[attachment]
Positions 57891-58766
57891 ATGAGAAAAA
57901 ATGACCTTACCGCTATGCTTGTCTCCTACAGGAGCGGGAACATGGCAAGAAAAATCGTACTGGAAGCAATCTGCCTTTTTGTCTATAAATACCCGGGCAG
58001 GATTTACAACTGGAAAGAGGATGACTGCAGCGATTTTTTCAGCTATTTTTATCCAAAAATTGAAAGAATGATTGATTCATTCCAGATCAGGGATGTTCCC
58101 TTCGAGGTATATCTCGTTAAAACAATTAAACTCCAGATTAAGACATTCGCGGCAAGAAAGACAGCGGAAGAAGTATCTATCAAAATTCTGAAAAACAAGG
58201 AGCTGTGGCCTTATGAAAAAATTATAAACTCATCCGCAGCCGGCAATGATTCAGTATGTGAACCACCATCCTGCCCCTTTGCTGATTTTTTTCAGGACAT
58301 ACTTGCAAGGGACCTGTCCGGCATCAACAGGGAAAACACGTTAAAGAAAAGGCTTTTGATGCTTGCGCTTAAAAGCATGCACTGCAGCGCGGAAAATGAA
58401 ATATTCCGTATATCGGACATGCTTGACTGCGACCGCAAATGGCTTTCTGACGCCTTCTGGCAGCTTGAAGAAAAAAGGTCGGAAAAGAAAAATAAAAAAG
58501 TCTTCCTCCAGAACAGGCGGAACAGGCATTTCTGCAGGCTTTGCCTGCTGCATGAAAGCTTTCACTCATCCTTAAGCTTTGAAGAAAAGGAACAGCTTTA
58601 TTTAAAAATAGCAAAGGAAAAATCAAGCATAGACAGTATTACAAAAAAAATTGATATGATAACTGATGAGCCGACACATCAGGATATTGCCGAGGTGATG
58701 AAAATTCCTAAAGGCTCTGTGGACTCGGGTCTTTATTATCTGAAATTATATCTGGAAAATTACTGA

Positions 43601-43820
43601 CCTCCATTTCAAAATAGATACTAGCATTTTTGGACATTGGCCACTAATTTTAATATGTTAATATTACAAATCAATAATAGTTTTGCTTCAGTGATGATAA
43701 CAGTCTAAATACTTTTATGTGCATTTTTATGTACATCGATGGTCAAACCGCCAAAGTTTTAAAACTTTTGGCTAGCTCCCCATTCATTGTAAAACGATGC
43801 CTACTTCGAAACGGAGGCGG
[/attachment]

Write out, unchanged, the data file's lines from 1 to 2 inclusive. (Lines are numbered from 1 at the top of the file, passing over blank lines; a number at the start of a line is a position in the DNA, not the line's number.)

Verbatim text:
Positions 57891-58766
57891 ATGAGAAAAA